More than a dozen teens who were part of a mob that descended en masse on a Germantown 7-Eleven and were captured on surveillance videos brazenly raiding the store’s shelves and refrigerators of candy, chips and sodas have been criminally charged, police said Friday.
Seventeen people, including 14 juveniles, now face misdemeanor charges related to the mob robbery that occurred on Aug. 13.
However police are still trying to identify seven additional people seen on video inside the store to determine whether they were also involved.
The group of young people was returning home from the Montgomery County Fair in Gaithersburg, simultaneously entered the store and began stealing items like candy bars, chips and sodas. The robbery lasted just about a minute before the youths left the store together.
The group stole about $450 worth of items, and individuals involved are now charged with theft, conspiracy to commit theft, and disorderly conduct, Montgomery County State’s Attorney John McCarthy said.
Officials declined to label the incident a “flash mob,” like several recent robberies and attacks in Philadelphia that have drawn national attention, because it was not organized online or via social networking.
“This was not organized by a tweet of a Facebook,” Mr. McCarthy said. “It was something more dynamic and occurred on the walk from the bus station to the 7-Eleven.”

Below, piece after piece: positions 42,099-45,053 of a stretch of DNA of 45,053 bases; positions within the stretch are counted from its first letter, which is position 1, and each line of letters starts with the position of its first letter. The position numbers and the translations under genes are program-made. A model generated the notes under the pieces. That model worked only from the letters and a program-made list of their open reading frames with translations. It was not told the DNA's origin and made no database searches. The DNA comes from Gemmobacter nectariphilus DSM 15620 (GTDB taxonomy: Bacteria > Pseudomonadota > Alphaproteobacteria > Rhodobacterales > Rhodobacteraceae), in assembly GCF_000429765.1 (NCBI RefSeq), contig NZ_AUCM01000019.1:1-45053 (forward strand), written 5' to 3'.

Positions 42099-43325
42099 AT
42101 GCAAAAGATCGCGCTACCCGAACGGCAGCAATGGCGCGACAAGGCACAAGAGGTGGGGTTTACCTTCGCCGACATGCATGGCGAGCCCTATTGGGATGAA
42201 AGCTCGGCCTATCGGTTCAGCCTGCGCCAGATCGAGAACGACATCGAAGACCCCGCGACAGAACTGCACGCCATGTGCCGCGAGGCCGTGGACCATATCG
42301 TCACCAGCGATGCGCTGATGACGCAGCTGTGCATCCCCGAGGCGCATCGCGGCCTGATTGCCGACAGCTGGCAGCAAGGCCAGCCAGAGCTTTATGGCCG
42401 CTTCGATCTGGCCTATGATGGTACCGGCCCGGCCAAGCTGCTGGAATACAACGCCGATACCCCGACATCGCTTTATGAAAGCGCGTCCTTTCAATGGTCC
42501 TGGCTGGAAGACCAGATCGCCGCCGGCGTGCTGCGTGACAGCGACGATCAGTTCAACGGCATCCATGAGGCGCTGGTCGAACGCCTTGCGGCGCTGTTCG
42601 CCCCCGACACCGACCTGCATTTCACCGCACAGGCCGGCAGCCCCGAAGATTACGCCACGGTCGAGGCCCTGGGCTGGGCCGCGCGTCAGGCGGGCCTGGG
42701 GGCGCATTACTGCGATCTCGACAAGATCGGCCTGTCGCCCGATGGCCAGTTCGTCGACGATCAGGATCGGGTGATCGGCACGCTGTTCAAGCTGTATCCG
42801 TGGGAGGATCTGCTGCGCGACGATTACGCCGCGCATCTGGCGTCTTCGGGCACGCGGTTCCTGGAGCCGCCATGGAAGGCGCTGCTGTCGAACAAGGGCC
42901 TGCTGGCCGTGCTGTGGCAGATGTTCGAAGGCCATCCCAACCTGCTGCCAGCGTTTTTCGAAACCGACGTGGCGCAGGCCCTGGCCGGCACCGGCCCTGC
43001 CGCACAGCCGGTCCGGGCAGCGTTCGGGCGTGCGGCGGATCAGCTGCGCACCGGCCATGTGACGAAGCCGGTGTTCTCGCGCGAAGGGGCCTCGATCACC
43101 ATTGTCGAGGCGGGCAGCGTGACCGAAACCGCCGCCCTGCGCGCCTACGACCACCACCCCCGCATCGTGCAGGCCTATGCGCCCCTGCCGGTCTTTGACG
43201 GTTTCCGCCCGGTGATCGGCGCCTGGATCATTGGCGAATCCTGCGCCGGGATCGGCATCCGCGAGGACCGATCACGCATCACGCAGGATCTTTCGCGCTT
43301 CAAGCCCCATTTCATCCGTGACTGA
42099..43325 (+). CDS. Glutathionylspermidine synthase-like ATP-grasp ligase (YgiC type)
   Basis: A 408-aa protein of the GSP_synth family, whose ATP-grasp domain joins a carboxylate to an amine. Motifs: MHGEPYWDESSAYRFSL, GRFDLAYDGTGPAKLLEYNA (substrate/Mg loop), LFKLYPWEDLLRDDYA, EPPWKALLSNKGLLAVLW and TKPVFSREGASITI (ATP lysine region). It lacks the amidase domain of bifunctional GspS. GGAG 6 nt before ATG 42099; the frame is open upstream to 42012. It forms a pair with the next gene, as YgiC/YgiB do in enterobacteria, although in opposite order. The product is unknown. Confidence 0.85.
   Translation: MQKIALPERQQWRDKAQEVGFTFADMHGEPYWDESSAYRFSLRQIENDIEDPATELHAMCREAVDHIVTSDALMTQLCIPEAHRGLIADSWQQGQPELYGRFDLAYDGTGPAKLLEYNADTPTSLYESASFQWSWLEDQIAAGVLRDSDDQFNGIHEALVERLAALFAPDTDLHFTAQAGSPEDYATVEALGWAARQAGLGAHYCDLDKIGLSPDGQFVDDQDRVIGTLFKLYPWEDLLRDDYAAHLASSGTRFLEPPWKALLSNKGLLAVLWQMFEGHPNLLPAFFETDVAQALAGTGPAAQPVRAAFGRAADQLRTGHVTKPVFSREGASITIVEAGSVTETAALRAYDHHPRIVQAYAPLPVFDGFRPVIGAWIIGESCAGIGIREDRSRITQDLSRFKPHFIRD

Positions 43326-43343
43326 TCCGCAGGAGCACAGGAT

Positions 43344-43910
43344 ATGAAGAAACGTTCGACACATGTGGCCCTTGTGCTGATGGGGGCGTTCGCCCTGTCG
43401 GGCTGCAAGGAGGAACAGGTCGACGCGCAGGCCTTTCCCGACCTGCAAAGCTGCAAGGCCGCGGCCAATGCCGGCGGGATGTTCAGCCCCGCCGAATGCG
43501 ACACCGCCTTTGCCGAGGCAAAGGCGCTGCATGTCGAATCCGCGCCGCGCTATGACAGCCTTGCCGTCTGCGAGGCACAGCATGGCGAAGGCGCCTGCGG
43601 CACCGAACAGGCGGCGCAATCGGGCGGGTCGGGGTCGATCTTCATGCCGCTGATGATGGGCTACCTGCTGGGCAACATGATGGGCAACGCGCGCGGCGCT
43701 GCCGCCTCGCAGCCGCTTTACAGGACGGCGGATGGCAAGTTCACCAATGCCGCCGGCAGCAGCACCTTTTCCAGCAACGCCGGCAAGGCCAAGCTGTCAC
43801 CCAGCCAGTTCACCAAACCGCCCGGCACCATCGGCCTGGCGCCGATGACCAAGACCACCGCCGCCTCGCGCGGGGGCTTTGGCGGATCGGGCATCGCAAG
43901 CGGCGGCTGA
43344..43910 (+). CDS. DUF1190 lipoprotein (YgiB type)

“It doesn’t mean their conduct is any less culpable,” Capt. Luther Reynolds, a police commander, said.
Gathered Friday outside the Montgomery County police department’s Germantown station, officials praised the community, including school employees and peers of the teenagers involved, for their help in identifying the suspects involved in the incident.
“I think that the message is clear. You’ve got a community that’s come together and is saying that we no longer are going to tolerate things like this happening,” said Montgomery County Council member Craig Rice. “We have to make a stand and show that our community, the Germantown community, is a growing community that is safe.”
Officials are now exploring ways they can prevent any similar incidents from taking place in the county, including by drafting a new law specifically tailored to prosecute mob-related crime. The County Council is in discussion with the state delegation on the possibility of drafting a new law in next year’s legislative session to specifically address crimes committed as part of a mob, Mr. Rice said.
Police also say that a youth curfew, which was already under discussion in the County Council, could have prevented the Aug. 13 incident.
“If we had a curfew law on the books[…] it’s something that could have helped us if youth are out at 1:40 a.m.,” Capt. Renoylds said.
The incident also points to the ongoing need for positive activities to be available for you people and for parents to remain present forces in their children’s lives, Mr. Rice said.
“This is a problem with youth and making sure they understand the repercussions and the seriousness of the crimes that were committed,” he said.